It is a pleasure for me to address this World Policy Conference.
As you know, the International Atomic Energy Agency has been very active in the past nine months in addressing the very serious accident that occurred at the Fukushima Daiichi Nuclear Power Plant. In this session on Major Catastrophes and Global Governance, I will therefore focus in my brief remarks on the accident and its aftermath, as well as the lessons learned.
The accident at Fukushima Daiichi was caused by an earthquake and tsunami of unprecedented severity, which struck eastern Japan on 11 March. It was the world's worst nuclear accident since Chernobyl in 1986. It appears that the reactors at Fukushima Daiichi survived the initial earthquake largely intact, but safety systems and emergency backup generators were overwhelmed by the tsunami that struck shortly afterwards. Control over the reactors was lost and radioactivity was released. Tens of thousands of people were evacuated from their homes in the vicinity of the plant and have still not been able to return. It will still take time before the Japanese authorities and the plant operator restore full control over the reactors. The accident caused deep public anxiety throughout the world and damaged confidence in nuclear power.
The IAEA Incident and Emergency Centre went into action immediately, working around the clock to advise Japan and to share information with all Member States. I made a number of visits to Japan and dispatched expert teams to assist in areas such as radiological monitoring and food safety. An IAEA International Fact-Finding Expert Mission undertook a 10-day mission to Japan and produced a detailed report. The Agency also helped to channel the numerous offers of assistance which Japan received from countries around the world.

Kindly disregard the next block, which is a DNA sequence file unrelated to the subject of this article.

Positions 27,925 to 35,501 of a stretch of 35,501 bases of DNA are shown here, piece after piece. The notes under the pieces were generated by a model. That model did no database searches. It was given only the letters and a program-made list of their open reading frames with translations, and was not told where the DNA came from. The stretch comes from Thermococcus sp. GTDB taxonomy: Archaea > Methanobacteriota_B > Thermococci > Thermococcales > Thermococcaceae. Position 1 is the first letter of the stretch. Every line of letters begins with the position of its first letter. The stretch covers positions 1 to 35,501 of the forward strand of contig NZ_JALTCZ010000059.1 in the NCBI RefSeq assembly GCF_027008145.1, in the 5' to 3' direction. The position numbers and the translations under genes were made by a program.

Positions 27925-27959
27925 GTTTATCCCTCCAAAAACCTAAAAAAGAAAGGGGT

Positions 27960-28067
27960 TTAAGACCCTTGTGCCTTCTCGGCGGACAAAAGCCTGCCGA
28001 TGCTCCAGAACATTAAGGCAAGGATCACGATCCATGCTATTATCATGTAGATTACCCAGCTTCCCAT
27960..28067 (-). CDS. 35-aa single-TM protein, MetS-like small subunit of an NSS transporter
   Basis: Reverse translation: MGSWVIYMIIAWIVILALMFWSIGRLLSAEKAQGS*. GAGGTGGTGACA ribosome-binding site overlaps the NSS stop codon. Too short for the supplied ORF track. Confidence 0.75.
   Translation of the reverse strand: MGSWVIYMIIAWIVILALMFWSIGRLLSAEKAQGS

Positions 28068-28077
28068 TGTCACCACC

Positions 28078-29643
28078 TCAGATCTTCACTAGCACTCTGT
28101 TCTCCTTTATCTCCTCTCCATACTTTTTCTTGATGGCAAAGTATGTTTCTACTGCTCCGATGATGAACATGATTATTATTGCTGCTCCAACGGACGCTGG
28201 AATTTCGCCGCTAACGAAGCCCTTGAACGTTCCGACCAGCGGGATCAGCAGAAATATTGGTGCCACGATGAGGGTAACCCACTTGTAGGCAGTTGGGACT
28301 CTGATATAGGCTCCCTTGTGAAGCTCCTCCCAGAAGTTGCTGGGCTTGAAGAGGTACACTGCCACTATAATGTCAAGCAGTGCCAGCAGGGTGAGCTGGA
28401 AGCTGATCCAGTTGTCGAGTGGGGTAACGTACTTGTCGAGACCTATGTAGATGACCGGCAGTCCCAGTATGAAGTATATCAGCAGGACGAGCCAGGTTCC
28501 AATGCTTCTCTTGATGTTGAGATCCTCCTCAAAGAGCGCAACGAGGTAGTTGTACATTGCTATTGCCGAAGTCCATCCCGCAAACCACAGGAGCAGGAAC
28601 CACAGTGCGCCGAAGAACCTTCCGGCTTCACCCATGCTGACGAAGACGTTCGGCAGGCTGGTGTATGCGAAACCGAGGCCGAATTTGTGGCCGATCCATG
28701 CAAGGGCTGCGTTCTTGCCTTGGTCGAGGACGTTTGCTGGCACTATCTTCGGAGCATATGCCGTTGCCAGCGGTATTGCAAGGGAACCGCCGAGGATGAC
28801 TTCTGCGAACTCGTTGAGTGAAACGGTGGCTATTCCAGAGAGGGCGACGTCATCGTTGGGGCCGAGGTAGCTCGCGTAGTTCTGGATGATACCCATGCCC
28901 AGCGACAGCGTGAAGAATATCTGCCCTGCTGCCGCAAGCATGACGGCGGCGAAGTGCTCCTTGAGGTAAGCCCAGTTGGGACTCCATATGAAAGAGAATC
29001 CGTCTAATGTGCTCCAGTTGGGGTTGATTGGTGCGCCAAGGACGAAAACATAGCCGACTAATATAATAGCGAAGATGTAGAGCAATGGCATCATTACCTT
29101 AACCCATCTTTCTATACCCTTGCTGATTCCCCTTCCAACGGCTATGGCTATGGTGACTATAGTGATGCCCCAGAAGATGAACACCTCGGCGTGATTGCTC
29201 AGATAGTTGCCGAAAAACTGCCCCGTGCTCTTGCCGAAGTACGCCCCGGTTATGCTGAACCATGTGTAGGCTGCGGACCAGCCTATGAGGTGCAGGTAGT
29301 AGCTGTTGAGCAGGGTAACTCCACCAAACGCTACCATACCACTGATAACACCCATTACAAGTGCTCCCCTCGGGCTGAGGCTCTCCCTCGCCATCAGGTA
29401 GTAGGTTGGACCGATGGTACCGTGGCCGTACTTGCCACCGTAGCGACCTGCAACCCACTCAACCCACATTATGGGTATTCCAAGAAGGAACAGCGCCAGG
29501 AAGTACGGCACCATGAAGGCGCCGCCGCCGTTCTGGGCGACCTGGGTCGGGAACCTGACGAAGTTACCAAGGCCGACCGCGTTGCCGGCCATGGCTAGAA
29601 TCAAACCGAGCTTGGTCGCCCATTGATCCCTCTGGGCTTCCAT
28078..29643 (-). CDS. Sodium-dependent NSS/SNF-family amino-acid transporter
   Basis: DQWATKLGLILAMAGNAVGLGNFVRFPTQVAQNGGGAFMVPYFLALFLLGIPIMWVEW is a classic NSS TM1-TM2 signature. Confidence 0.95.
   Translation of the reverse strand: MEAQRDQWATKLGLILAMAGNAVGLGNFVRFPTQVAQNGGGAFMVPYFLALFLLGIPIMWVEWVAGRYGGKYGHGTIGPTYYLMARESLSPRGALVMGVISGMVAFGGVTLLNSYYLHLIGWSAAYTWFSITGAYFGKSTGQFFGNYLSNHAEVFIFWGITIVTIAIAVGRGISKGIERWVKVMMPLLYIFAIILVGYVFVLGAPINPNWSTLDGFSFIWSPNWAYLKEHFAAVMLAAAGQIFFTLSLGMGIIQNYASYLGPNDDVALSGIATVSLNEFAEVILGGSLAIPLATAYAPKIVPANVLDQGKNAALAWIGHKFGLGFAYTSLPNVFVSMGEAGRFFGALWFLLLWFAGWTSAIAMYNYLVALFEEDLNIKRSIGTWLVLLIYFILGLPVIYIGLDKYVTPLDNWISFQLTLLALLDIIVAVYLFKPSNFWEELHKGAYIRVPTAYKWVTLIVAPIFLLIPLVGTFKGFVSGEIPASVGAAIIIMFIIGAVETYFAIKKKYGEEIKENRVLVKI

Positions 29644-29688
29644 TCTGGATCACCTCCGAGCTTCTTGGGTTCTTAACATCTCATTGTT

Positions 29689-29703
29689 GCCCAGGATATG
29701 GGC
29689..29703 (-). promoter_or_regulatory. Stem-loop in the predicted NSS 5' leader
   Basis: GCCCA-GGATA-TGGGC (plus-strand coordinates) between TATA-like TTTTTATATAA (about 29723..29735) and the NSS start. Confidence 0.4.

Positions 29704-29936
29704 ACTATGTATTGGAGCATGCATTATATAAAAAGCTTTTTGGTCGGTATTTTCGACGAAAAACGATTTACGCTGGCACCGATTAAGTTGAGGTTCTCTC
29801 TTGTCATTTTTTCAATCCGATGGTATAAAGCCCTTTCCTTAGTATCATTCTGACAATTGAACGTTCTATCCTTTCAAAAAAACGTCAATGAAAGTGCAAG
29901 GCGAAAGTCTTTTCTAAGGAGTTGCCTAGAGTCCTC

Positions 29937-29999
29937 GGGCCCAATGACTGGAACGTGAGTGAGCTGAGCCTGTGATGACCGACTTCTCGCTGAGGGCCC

In June, I convened an IAEA Ministerial Conference on Nuclear Safety in Vienna to pave the way for an enhanced post-Fukushima global nuclear safety framework. This represented a firm and coordinated political response to the accident in a way which did not happen after Chernobyl. The Conference adopted a Ministerial Declaration aimed at strengthening nuclear safety, emergency preparedness, and radiation protection of people and the environment worldwide. The Declaration formed the basis of the first ever comprehensive global Action Plan on Nuclear Safety, which was approved by the IAEA General Conference - the annual gathering of all Member States - in September.
The Action Plan represents a significant step forward in strengthening nuclear safety. Key elements include an agreement that all countries with nuclear power programmes will promptly undertake what have become known as "stress tests" of their nuclear power plants. The IAEA developed a methodology to help them do that. Emergency preparedness and response capabilities will be strengthened. The framework for expert peer reviews by the IAEA of operational safety at nuclear power plants is being strengthened. IAEA nuclear safety standards will be reviewed. The effectiveness of national nuclear regulatory bodies will be scrutinised. Good progress has already been made in implementing the Action Plan.